PROHIBITION IN EASTERN IOWA
By: Linda Betsinger McCann
Published: June 2014
Publisher: The Iowan Books
When Linda McCann would visit cemeteries, she realized she had stories to share while telling her granddaughter about their ancestors. In her research, she realized her family was a descendant of the founder of Shellrock. No one in her family knew this information and she was curious to find out what other important pieces of family history her family didn’t know. This began her quest to share the stories of her family’s history as well as many others. She began by starting the historical society in Shellrock. People would give her items, like artifacts from towns like Coster that no longer exist. McCann realized it was important to preserve these items because those towns were important enough for people to name. When her granddaughters were 8 and 10, she took them to Irma, a lost town with only one house left. Her granddaughters didn’t understand why they were there and McCann told them their grandmother was born there. The girls replied by asking where the hospital was. McCann knew there was a history lesson that needed to be taught that wasn’t being shared in our schools. She set out writing her “Lost Counties of Iowa” series of books such as LOST CEDAR COUNTY and LOST LINN COUNTY.
It seems McCann may have opened a can of worms, because as she travels to communities and begins sharing her stories from the many books she has written, she is often exposed to new stories that lead her in a direction for a new book. This is how her book, PROHIBITION IN EASTERN IOWA began. After a discussion about the train that led from Waverly to Waterloo, the audience began sharing stories about how Bremer County was a wet county and Black Hawk was a dry county. They shared how men would fill suitcases in one county and ride the train back to another in order to get alcohol. It piqued her interest even more when in other locations, people didn’t know that Prohibition was a law in Iowa. This began her quest to share those stories.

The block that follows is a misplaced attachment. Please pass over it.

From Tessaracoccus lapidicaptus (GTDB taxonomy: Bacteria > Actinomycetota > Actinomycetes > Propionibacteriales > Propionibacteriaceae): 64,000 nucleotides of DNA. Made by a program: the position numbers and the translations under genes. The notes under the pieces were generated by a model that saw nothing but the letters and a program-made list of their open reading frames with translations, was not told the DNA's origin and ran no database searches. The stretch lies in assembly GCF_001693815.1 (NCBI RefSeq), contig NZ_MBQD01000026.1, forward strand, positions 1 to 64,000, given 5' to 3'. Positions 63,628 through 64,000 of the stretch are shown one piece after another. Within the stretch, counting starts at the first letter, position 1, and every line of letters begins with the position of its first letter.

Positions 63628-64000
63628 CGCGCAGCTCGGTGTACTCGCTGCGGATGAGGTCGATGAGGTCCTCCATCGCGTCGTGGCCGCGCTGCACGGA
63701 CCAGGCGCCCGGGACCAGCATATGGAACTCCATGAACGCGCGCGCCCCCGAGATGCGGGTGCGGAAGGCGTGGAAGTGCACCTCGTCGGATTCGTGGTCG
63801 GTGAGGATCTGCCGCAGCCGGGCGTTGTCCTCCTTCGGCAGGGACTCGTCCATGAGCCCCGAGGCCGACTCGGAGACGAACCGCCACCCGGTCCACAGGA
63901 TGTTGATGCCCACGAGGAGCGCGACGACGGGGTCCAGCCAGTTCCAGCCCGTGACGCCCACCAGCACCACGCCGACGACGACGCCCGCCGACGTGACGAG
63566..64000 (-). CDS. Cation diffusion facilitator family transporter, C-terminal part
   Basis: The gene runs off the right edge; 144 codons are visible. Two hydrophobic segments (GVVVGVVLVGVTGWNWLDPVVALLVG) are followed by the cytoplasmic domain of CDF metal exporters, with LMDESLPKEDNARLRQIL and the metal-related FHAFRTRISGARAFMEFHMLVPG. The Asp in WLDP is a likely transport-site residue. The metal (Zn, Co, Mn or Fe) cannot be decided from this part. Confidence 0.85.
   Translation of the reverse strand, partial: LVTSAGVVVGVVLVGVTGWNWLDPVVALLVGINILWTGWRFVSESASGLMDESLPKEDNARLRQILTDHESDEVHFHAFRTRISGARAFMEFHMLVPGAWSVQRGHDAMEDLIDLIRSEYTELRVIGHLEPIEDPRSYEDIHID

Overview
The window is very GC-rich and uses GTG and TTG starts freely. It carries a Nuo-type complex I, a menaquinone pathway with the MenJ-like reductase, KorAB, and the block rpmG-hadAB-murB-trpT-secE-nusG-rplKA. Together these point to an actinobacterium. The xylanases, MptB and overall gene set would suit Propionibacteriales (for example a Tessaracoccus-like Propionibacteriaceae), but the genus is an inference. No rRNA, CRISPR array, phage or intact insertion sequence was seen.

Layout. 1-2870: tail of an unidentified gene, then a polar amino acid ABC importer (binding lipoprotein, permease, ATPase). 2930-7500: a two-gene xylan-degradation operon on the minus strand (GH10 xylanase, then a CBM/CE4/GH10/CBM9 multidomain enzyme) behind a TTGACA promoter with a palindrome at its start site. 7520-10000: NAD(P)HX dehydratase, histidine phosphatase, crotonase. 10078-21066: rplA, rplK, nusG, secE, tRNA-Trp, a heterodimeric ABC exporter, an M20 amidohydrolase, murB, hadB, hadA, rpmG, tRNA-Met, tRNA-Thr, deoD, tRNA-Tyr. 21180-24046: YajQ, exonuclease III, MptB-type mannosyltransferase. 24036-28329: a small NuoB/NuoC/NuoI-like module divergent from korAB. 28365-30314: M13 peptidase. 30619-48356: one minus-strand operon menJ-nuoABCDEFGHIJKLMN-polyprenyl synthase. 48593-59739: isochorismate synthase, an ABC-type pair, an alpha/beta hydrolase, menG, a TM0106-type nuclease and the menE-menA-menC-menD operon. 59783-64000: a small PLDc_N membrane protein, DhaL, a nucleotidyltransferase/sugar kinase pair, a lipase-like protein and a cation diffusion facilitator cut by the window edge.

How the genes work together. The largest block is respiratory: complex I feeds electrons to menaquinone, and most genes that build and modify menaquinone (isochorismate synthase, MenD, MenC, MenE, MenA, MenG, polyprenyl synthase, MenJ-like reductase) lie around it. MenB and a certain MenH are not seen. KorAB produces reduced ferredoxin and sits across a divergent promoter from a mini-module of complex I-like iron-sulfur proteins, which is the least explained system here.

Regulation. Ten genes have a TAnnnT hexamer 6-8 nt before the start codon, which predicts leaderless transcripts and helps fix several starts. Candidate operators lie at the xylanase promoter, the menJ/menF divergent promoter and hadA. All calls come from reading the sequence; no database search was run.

Much of McCann’s research for her prohibition book was taken from newspaper articles noting arrests, gun battles, and even murders in our quiet rural communities. McCann is aware that time was running out to gather stories from living people who experienced prohibition and set out to talk to as many of them as she could find. Surprisingly, there were several who were not willing to share their stories or name names due to the shame. Many of the farm families in Iowa were used to their corn selling for $5/bushel in 1917. Times were good and families were able to get by. Then by 1923, corn was selling for just $.25/bushel and farmers couldn’t pay their bills or feed their families. Bootlegging and making and selling alcohol was a way for them to stay afloat. Most of the law enforcement chose to look the other way, knowing that farmers needed this to survive. As long as they didn’t call attention to themselves, the police usually ignored them. Then the mob moved to Iowa and started taking over which made things more dangerous for farmers and police.
|A true bootlegger – photo supplied by author|